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New-home sales reach decade-high level in 2017


New-home sales finished the year at a 10-year high, the U.S. Census Bureau reported on Thursday.

An estimated 608,000 new homes were sold across the country in 2017, the highest number since 2007, when 774,000 newly built homes were sold, the agency reported. The yearly sales, which are based on a 12-month average, also cracked the 600,000-unit mark for the first time in a decade.

homesalesdata“On balance, the fact that the yearly figure was 608,000 new homes sold, that was a little over 8 percent higher than a year before, I think that is a positive indicator,” said George Ratiu, the National Association of Realtors’ (NAR's) managing director of housing and commercial research.

Ratiu said the housing market isn’t entirely healthy, however. New-home sales ran at about half the rate of new household formations in 2017, which came in at 1.1 million. This wide gap between new home sales and household formations, he said, is further evidence of a serious housing shortage.

The new-home sales market is a fraction of the size of the existing-home market, where 5.5 million homes were estimated to have been sold in 2017. New homes tend to be more expensive than existing homes and aimed at move-up buyers. Building and selling more new homes is seen as a key to free up the tight inventories of existing homes, particularly starter homes typically purchased by first-time buyers.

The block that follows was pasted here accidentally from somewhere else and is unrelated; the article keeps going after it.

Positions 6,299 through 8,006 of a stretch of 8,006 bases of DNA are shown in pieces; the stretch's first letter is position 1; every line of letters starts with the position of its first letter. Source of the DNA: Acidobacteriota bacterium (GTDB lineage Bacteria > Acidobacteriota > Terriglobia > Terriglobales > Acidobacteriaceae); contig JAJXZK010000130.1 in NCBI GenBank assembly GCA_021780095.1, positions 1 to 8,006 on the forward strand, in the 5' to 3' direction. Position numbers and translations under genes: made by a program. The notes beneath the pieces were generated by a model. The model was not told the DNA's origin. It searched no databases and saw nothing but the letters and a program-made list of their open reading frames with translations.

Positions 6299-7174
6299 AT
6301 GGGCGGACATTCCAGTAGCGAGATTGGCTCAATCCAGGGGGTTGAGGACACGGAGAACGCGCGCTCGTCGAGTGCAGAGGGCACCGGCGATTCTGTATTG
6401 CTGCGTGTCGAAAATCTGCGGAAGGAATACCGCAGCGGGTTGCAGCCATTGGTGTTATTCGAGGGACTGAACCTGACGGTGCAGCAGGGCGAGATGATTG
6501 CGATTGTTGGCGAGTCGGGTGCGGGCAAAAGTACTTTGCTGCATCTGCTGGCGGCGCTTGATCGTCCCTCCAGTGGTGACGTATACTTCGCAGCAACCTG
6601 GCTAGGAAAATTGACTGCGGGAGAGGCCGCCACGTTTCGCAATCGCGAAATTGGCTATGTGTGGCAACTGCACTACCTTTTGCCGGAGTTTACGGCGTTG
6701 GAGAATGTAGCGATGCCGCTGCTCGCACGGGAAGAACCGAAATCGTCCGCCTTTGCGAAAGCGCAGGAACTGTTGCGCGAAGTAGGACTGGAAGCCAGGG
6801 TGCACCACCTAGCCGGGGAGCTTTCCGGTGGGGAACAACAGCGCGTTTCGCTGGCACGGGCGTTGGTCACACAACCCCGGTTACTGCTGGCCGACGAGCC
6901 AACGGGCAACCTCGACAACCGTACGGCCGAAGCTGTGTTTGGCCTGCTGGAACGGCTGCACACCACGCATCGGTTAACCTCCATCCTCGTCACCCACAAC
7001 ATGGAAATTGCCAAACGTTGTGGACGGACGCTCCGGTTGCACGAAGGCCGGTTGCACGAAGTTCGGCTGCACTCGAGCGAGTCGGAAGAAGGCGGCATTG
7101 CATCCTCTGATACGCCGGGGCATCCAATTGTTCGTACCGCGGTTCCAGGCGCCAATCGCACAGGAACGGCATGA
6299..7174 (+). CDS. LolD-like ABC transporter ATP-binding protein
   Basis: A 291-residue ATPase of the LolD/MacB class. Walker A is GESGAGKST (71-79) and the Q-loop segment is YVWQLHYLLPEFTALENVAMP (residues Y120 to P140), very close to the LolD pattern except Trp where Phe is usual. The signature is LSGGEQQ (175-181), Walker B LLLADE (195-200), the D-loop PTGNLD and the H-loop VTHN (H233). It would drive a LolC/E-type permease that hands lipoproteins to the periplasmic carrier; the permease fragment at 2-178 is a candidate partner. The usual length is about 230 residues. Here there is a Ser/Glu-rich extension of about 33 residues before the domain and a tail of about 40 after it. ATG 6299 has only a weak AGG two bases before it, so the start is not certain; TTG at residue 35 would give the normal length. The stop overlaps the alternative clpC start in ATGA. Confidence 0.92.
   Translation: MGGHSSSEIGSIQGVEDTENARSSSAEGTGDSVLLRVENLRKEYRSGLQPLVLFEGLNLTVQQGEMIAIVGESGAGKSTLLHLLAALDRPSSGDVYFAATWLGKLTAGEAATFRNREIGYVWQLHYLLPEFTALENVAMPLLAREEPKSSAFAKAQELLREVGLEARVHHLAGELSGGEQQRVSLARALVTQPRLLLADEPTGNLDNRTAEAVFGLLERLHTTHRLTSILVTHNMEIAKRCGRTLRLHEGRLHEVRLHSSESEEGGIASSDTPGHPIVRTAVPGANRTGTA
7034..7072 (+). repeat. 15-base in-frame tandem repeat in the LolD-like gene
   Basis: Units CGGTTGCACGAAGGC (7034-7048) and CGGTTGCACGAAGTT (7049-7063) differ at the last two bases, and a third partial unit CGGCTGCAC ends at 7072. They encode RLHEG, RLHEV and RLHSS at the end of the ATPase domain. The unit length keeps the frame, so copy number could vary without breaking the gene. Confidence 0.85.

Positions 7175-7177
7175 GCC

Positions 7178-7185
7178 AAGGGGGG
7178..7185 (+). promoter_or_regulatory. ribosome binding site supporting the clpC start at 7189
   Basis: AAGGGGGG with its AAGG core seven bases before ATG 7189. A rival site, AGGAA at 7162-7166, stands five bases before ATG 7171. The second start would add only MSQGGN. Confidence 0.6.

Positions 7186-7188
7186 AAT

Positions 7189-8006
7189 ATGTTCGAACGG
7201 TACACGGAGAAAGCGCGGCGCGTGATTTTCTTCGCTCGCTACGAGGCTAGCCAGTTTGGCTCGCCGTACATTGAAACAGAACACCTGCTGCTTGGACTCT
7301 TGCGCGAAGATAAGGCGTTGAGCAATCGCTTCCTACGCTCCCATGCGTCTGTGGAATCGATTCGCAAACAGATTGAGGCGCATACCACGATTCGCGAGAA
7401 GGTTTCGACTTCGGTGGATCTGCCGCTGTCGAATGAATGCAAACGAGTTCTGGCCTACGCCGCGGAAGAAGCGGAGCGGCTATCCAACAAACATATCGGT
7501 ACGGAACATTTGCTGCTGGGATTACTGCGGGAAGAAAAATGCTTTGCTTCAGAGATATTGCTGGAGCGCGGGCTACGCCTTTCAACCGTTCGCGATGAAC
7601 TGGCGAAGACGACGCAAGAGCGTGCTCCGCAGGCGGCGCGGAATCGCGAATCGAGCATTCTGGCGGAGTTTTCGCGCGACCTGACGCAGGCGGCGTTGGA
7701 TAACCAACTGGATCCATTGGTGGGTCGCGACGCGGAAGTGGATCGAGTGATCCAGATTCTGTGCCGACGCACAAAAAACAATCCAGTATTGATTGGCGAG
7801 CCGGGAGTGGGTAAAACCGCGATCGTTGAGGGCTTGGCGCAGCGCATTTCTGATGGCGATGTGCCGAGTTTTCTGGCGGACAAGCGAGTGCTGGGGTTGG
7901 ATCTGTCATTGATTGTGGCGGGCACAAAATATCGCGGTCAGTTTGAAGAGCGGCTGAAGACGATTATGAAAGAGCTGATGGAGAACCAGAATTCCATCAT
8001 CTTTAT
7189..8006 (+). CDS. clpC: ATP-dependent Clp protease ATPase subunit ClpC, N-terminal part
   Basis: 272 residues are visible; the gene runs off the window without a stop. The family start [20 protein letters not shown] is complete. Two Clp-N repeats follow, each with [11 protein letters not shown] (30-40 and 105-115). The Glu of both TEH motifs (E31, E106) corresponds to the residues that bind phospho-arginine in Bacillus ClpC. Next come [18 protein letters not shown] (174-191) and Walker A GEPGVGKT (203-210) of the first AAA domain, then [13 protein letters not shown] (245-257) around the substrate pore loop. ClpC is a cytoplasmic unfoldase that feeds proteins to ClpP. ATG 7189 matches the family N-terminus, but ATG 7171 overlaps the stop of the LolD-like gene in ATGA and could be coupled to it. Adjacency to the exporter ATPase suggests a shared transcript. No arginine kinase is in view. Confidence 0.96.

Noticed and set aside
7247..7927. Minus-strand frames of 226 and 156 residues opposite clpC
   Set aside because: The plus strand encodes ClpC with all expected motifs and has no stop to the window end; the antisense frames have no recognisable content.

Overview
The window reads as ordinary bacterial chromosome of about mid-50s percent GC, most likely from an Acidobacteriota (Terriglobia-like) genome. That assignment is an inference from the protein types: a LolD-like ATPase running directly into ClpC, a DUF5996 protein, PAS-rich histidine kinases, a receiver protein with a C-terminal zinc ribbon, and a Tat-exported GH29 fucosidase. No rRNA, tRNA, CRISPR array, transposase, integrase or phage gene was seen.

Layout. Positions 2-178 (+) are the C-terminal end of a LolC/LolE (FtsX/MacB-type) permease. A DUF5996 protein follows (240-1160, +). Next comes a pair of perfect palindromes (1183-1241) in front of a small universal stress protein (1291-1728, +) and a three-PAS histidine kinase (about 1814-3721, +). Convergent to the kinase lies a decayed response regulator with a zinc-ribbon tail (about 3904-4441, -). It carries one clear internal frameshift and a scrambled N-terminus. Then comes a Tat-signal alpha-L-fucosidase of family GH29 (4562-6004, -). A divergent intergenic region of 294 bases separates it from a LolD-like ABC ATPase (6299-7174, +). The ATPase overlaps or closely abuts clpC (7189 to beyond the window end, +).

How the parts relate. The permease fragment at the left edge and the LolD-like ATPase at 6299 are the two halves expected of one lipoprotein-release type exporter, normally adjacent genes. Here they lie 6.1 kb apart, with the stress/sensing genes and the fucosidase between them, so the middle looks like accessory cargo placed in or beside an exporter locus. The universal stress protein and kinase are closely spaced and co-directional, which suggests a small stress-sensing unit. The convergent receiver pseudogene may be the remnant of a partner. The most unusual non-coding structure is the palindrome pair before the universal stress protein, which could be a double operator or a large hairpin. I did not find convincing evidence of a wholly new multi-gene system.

On Wednesday, NAR released its existing-home sales report that suggested that current inventories of existing homes for sale are hovering around a three-months supply. Roughly 850,000 new single-family homes were started in 2017, according to the National Association of Home Builders. That is short of the 1.2 million considered needed. 

“We are down by double-digit rates [in inventories of existing homes] on a yearly basis, and it tells you that everything that is basically on the market today can be exhausted in three months,” Ratiu said. “A balanced market is six to seven months.”

Ratiu also noted that the sales of existing homes in lower-price buckets are down compared to 2016. This suggests an acute shortage of available homes priced under $250,000.

“It is obvious that the new-home construction and sales are not meeting the demand,” Ratiu said. “I welcome the increase in new-home sales. I do think we could use quite a bit more.”

The annualized pace of new-home sales for December — which gives a snapshot of the pace of sales during that particular month — continued to show volatility.

In December, the annual pace was estimated at 625,000 homes, which was down 9.3 percent from an especially strong November, which posted the strongest pace of the year at 689,000 units, the U.S. Census Bureau reported. December’s annualized pace was up 14 percent from the December 2016 reading of 548,000 units, however.

In December, sales were down sharply in all regions compared to November. On a year-over-year basis, however, new-home sales ran higher in December in all regions except for the Midwest. In the Midwest, new-home sales fell by 3.1 percent compared to the December 2016 level.


 

Questions? Contact at (425) 984-6017 or victorw@scotsmanguide.com.

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